Images and Engagement: the Key to Success
Research shows that users who visit an eCommerce site for the first time decide in about 50 milliseconds whether to continue exploring it or leave immediately*. This first impression is based almost solely on aesthetic criteria rather than on the content itself: does this site or product “look” professional, “feel” easy to use, “seem” trustworthy?
The look of the user interface, the brand and more precisely, the image content have a considerable impact, as they can create or drive away an audience before you even have the opportunity to convince them to stay. In this context, it is essential to consider our image as a variable that has a major impact on our conversion rate.
If your bounce rate is too high, the average session length is too short, and your ads don’t warm up your audience, it’s because your content isn’t up to customers’ expectations.
Here are some tips to guide you through creating a better “first impression” on your eCommerce.
Unsplash, Shutterstock, and the False Idea of Stock Photos.
Knowing that you have a fraction of a second to hook your target customers, whether it’s on your website, via your ads, or on your social networks, what image will you put forth? A recent study shows that 67% of online shoppers consider the use of high-quality images to be a “very important” factor in their purchase decision, a better score than “product-specific information” or “product reviews” in particular.
While royalty-free images are attractive from a short-term budgetary standpoint, they are mostly a pitfall to be avoided. First of all, visitors have a much better nose for “stock” photos than you might think, and they are usually overused because of their accessibility and directly contradict your goal of standing out. Some very low quality, or fraudulent, websites use this type of cheap imagery in abundance.
By association, the recognizable aesthetic of “stock” photos refers to a negative perception. It’s also a missed opportunity to use visuals that specifically express how your offer differs from the competition, because if there’s one thing stock photography excels at, it’s being very general.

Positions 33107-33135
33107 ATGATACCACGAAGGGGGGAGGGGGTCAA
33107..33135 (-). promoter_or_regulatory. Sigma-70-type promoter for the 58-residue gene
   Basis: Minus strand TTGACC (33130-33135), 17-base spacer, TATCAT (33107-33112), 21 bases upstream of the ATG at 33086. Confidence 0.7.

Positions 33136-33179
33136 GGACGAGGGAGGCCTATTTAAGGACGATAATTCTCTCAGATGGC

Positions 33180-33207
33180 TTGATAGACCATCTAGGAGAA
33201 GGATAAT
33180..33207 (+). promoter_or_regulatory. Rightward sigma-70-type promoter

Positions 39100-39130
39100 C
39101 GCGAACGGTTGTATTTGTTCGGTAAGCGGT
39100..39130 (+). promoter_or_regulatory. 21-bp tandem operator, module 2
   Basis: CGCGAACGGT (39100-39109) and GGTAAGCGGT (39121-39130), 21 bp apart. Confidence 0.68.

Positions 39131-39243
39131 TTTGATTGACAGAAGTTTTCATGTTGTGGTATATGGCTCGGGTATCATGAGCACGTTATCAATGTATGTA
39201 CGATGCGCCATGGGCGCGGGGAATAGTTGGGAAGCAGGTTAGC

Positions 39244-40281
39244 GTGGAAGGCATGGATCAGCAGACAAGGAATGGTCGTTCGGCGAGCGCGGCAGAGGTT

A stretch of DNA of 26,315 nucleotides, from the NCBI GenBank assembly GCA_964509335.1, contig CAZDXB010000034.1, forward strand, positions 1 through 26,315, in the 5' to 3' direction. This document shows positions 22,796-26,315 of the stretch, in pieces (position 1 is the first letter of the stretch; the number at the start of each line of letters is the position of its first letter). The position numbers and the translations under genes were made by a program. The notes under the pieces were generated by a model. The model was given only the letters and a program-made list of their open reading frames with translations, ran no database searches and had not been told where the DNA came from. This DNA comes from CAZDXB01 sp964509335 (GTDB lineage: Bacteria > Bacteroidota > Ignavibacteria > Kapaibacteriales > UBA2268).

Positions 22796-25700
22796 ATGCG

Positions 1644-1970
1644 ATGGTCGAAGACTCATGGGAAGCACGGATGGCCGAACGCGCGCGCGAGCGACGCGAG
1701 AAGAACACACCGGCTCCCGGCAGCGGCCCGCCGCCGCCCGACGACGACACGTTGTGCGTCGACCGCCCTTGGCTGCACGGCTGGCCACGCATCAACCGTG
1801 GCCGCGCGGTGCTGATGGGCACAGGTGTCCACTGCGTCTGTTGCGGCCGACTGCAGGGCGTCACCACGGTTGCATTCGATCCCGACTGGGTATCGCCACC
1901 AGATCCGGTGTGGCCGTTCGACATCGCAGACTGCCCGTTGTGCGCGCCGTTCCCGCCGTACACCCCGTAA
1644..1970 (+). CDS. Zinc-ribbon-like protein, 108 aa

Engagement is born from emotion, so you have to commit to content that won’t necessarily appeal to everyone. What type of images works best with your target audience to convince them to pay attention to you? For a lasting effect, your content must be consistent over time and truly reflect your products and what sets them apart from the competition. When creating visuals, you should always keep in mind to communicate your value proposition as clearly and quickly as possible. Want to test the performance of your visual content? It can definitely be relevant to do A/B testing on your ads or eCommerce.
Show Your Personality on Marketplaces With Cooler Experiences
When it comes to content creation, consider the cost of creation in relation to the number of channels and make sure to maximize usage. It makes little sense to pay hundreds of dollars for a shoot for a single platform. It makes much more sense and is more cost-effective to use that same content across multiple sales channels. Good product photos will not only give you a great looking website, but also better newsletters, better listings on marketplaces, etc. Platforms like Amazon, eBay, AliBaba are full of poorly detailed product sheets and poor quality photos. Here’s a golden opportunity to stand out with photos that showcase your product features as well as your brand personality.
Present the Content As If It Could be Touched!
Now you’ve reached the first level, you’ve captured the attention of your customers and drawn them into the product details. This is far from over. One of the main reasons why online shoppers don’t buy is because they can’t physically handle the product before placing their order. This is a justifiable objection if the only image available in the detailed file is a picture of the product in its packaging without any context.